Jimmy Kimmel may be a funny man, but he doesn’t understand Obamacare, according to a U.S. senator who the late-night TV host slammed this week as dishonest in describing a Republican alternative to the health care law.

Sen. Bill Cassidy, R-La., one of the chief authors of legislation to partially repeal Obamacare, sought to make himself clear Thursday morning on a friendlier show.

“Jimmy doesn’t understand, not because he’s a talk show host—[but] because we’ve never spoken,” Cassidy said on “Fox and Friends” of Kimmel’s contention that Senate Republicans’ bill would abandon Americans with pre-existing medical conditions.

“He’s only heard from those on the left who are doing their best to preserve Obamacare,” Cassidy said of Kimmel and his appraisal of the bill. “He’s not heard from me, because we’ve not spoken.”

Cassidy, a physician, apparently meant they haven’t talked about the details of his bill. The legislation, drafted with three fellow Republican senators—Lindsey Graham of South Carolina, Dean Heller of Nevada, and Ron Johnson of Wisconsin—would repeal Obamacare’s mandates requiring individuals to obtain health insurance and larger employers to offer it.

Other conservatives came to Cassidy’s defense on the particulars of the so-called Graham-Cassidy legislation.

In his own interview with “Fox and Friends” Thursday morning, Mike Needham, chief executive officer of Heritage Action for America, the lobbying affiliate of The Heritage Foundation, said Kimmel’s estimation of the Graham-Cassidy bill was incorrect.

“What Section 106 of the bill says is that every single state has to make sure that there continues to be affordable access for people with pre-existing conditions,” Needham said, adding:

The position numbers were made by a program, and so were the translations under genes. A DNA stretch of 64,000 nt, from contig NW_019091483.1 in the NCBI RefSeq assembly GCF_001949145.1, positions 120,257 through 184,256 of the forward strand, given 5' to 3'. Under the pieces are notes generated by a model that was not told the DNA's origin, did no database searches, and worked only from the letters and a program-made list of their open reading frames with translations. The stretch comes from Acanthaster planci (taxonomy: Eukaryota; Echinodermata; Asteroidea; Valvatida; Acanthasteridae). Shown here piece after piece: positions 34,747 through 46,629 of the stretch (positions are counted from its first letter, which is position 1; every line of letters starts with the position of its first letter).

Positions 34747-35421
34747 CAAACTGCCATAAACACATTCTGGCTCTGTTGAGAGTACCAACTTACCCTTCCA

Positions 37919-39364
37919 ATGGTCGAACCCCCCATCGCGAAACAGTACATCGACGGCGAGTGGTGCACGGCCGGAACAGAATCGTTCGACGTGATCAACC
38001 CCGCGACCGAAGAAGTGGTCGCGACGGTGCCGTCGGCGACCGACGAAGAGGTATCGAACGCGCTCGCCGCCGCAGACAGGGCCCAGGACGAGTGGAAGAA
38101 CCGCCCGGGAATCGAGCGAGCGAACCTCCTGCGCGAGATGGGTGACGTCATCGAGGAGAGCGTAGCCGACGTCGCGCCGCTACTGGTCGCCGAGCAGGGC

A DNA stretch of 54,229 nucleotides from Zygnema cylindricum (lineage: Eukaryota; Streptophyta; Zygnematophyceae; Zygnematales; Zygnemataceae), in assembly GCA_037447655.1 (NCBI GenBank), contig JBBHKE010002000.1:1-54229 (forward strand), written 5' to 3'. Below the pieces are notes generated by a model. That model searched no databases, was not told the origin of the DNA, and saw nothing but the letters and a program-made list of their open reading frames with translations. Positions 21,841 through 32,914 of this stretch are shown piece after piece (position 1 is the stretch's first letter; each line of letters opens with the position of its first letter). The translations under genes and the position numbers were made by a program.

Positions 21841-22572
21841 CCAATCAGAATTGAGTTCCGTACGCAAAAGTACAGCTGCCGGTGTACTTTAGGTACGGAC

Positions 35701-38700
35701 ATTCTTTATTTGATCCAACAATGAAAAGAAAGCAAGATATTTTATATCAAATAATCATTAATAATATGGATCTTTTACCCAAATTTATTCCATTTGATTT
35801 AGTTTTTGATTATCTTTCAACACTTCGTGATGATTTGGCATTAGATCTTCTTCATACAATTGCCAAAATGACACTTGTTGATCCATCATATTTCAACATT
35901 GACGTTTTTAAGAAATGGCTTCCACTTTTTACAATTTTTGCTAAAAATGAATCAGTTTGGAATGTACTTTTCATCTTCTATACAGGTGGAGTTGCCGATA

The entire thing is kind of what is wrong with the way we talk about policy in this country.  I am sure Jimmy Kimmel is a nice guy, I am sure he is very well intentioned, but he is both wrong on what this bill does, and he doesn’t understand. There’s a whole bunch of conservative ideas as to how we can take care of people with pre-existing conditions.

President Donald Trump, who had announced he would sign the Graham-Cassidy bill, tweeted Wednesday night:

Graham, co-sponsor of the bill, also came to Cassidy’s aid in the pop culture battle:

Conservative commentator Ben Shapiro, whose daughter received care at Children’s Hospital Los Angeles for a heart condition similar to that of Kimmel’s son, said the entertainer isn’t an authority on health insurance just because his son had a major medical issue.

In a piece published Wednesday in The Daily Wire, Shapiro wrote:

It’s absurd on a logical level: having a child with a heart condition doesn’t make you an expert on health care anymore than it makes you an expert on heart surgery. I should know—as I’ve said before, and only in response to Kimmel’s invocation of his own son, my daughter received open heart surgery at a year-and-a-half old at CHLA, at the hands of the same magnificent doctor Kimmel used.

So by this logic, my opinion should be treated with precisely the same kind of moral weight Kimmel’s is. But I don’t think that the fact that my daughter had her heart fixed at CHLA is what grants me credibility to talk about health care.